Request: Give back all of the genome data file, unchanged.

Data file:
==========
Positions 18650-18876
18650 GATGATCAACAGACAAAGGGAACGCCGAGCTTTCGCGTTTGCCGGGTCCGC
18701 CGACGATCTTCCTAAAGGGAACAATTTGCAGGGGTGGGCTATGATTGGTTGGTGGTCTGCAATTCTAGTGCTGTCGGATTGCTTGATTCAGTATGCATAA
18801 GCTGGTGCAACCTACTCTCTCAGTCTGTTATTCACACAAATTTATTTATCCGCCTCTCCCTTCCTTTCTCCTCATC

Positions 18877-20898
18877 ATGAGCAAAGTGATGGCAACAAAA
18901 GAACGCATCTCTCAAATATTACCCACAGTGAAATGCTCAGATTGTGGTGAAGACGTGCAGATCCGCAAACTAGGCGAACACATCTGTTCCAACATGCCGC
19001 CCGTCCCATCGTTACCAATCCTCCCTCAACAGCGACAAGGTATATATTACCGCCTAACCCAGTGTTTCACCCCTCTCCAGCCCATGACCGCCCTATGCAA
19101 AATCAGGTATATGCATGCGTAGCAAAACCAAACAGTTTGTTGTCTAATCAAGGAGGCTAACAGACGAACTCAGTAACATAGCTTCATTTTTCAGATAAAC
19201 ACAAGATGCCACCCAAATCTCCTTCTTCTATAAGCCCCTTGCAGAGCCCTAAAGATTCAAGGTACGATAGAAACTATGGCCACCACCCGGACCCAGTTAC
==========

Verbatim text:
Positions 18650-18876
18650 GATGATCAACAGACAAAGGGAACGCCGAGCTTTCGCGTTTGCCGGGTCCGC
18701 CGACGATCTTCCTAAAGGGAACAATTTGCAGGGGTGGGCTATGATTGGTTGGTGGTCTGCAATTCTAGTGCTGTCGGATTGCTTGATTCAGTATGCATAA
18801 GCTGGTGCAACCTACTCTCTCAGTCTGTTATTCACACAAATTTATTTATCCGCCTCTCCCTTCCTTTCTCCTCATC

Positions 18877-20898
18877 ATGAGCAAAGTGATGGCAACAAAA
18901 GAACGCATCTCTCAAATATTACCCACAGTGAAATGCTCAGATTGTGGTGAAGACGTGCAGATCCGCAAACTAGGCGAACACATCTGTTCCAACATGCCGC
19001 CCGTCCCATCGTTACCAATCCTCCCTCAACAGCGACAAGGTATATATTACCGCCTAACCCAGTGTTTCACCCCTCTCCAGCCCATGACCGCCCTATGCAA
19101 AATCAGGTATATGCATGCGTAGCAAAACCAAACAGTTTGTTGTCTAATCAAGGAGGCTAACAGACGAACTCAGTAACATAGCTTCATTTTTCAGATAAAC
19201 ACAAGATGCCACCCAAATCTCCTTCTTCTATAAGCCCCTTGCAGAGCCCTAAAGATTCAAGGTACGATAGAAACTATGGCCACCACCCGGACCCAGTTAC